I’m a geek. It’s why I get loud when I need to defend Hayao Miyazaki films or how, if you mention Lord of the Rings, you’ll have to talk to me about it for the next hour. It’s why I spend most of my spare time playing video games (one of which is set in Middle Earth—go figure) or consuming sci-fi/fantasy books, movies, and TV shows. I used to worry so much about letting my geekiness show, but after I learned not to hide who I am out of fear of the stigma attached, I became a happier person. I figure that if you want to know who I am, you’ll have to be introduced to the geek. You can take her or leave her, but she isn’t likely to change. I am blessed to be married to a geek guy, someone who doesn’t worry that his wife takes it as a point of pride that she can identify the planetary origin of a specific spacecraft from Star Trek just based on its appearance. And I am happy that my parents raised me on Star Wars and Star Trek, let me play on the Commodore (and learn to code a few lines of Basic), and gave me my first box set of The Chronicles of Narnia when I was six or seven, and—possibly unwittingly—my first set of Dungeons & Dragons novels when I was nine.
One of my geeky girl-crushes is Felicia Day, creator of the online show “The Guild” and the Youtube channel “Geek & Sundry”. In this following video, Day (hyping the new season on Geek & Sundry) explores the meaning of the word geek. I’ll just get you started when she brings up the question, “What is a geek?”
As Felicia Day suggests, being a geek is more than just belonging to a specific fandom (i.e. comic books, sci-fi, video games, etc.). A geek is a person who “dares to love something that isn’t conventional.” My weird interests will probably always make me a bit of an outsider, but there’s something more important than all of this that leaves me on the margins of a society like ours.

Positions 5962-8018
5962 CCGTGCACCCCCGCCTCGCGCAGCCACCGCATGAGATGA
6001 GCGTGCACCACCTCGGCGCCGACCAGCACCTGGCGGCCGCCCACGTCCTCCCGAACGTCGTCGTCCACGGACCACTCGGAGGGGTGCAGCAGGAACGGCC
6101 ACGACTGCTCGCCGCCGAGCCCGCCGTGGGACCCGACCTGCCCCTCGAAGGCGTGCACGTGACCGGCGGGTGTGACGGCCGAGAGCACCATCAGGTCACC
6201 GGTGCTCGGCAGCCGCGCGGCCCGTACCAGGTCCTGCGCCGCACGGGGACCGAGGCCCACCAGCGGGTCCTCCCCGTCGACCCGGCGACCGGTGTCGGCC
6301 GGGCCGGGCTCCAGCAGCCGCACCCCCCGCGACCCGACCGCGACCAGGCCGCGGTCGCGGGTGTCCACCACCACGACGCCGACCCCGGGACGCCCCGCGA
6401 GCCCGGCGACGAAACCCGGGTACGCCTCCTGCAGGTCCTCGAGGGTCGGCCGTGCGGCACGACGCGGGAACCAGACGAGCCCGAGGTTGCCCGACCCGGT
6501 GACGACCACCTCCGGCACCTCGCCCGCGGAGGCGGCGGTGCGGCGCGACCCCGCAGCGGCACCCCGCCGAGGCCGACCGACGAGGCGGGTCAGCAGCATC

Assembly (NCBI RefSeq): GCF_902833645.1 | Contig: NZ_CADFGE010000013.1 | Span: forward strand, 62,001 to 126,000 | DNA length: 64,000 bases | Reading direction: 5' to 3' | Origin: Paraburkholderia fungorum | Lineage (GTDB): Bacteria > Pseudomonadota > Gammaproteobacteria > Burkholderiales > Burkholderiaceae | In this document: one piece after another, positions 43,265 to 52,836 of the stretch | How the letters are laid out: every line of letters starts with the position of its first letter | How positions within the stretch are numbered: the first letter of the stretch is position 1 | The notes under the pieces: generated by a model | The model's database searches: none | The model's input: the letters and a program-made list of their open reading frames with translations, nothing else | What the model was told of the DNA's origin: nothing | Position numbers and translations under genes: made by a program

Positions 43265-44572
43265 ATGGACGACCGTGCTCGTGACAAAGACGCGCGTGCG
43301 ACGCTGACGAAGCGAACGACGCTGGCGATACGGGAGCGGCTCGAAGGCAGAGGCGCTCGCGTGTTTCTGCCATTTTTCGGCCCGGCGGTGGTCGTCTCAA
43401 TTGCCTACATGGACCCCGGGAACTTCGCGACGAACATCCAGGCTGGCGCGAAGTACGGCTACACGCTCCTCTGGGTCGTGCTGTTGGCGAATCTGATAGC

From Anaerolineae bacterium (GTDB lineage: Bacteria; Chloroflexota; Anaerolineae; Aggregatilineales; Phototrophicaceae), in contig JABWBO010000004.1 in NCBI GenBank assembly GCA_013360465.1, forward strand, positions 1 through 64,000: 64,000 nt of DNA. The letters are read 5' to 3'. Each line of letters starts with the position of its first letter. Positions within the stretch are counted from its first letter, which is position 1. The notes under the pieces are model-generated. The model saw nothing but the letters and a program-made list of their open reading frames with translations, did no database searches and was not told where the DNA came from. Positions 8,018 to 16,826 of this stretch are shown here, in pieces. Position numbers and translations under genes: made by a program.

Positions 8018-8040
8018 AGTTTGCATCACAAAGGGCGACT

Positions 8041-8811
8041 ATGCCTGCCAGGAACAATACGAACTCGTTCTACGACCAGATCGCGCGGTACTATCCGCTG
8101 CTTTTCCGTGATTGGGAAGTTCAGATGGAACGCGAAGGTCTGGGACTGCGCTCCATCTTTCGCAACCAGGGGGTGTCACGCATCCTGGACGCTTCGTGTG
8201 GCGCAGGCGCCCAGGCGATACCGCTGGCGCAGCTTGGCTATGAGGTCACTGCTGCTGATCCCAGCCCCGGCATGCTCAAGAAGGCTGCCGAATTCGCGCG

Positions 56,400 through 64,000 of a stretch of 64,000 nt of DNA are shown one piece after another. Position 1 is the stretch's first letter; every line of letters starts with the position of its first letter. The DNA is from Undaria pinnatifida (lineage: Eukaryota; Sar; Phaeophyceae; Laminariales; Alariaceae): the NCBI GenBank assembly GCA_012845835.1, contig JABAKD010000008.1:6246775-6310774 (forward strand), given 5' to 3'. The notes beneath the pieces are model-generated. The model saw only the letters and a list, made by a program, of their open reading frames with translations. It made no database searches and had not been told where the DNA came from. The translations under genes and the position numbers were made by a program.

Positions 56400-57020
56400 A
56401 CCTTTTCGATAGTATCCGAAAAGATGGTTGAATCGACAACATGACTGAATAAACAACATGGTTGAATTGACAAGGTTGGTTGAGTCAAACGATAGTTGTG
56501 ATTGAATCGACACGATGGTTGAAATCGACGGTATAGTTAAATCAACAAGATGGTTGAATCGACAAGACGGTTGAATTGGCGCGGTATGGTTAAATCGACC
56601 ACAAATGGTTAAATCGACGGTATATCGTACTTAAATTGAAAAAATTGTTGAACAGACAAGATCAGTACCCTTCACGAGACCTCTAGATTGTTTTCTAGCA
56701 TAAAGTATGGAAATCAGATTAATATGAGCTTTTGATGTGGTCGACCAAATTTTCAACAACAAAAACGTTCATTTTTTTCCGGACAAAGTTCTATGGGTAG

I’m a geek for Jesus.
Yeah, yeah, that sounds kind of like a trite, t-shirt slogany thing to say, but it’s true. Getting as excited about Jesus as I do about Star Trek makes me an outsider, just as Day suggests. To a certain extent, all Christians are outsiders, all Christians are Jesus Geeks. But sometimes I feel like that geek-as-outsider even within the Church, and not just because I treat imaginary worlds as if they were real, sometimes.
I get really, really excited about things like the Incarnation. I mean, really excited…bouncing in my seat kind of excited. That’s strange for someone as introverted and shy as I am. But when our pastor starts talking about Jesus being alive, right now, in his physical, ascended body, this shy, introverted, self-conscious, white Canadian wants to jump up and shout, “AMEN! PREACH IT, BROTHER!” Which I don’t, because I go to a church largely made up of formerly Presbyterian second-generation Korean-Canadians and I don’t want to give anyone a heart attack. I do it inside my head, though, and then go home and give my husband, bless his patient heart, the sermon/testimony that I wanted to give at church.
This blog might end up being another outlet for those excited, half-baked, emotive geek-outs that I need to share. In fact, I think I need to geek-out about the Incarnation for you, so expect that later this week.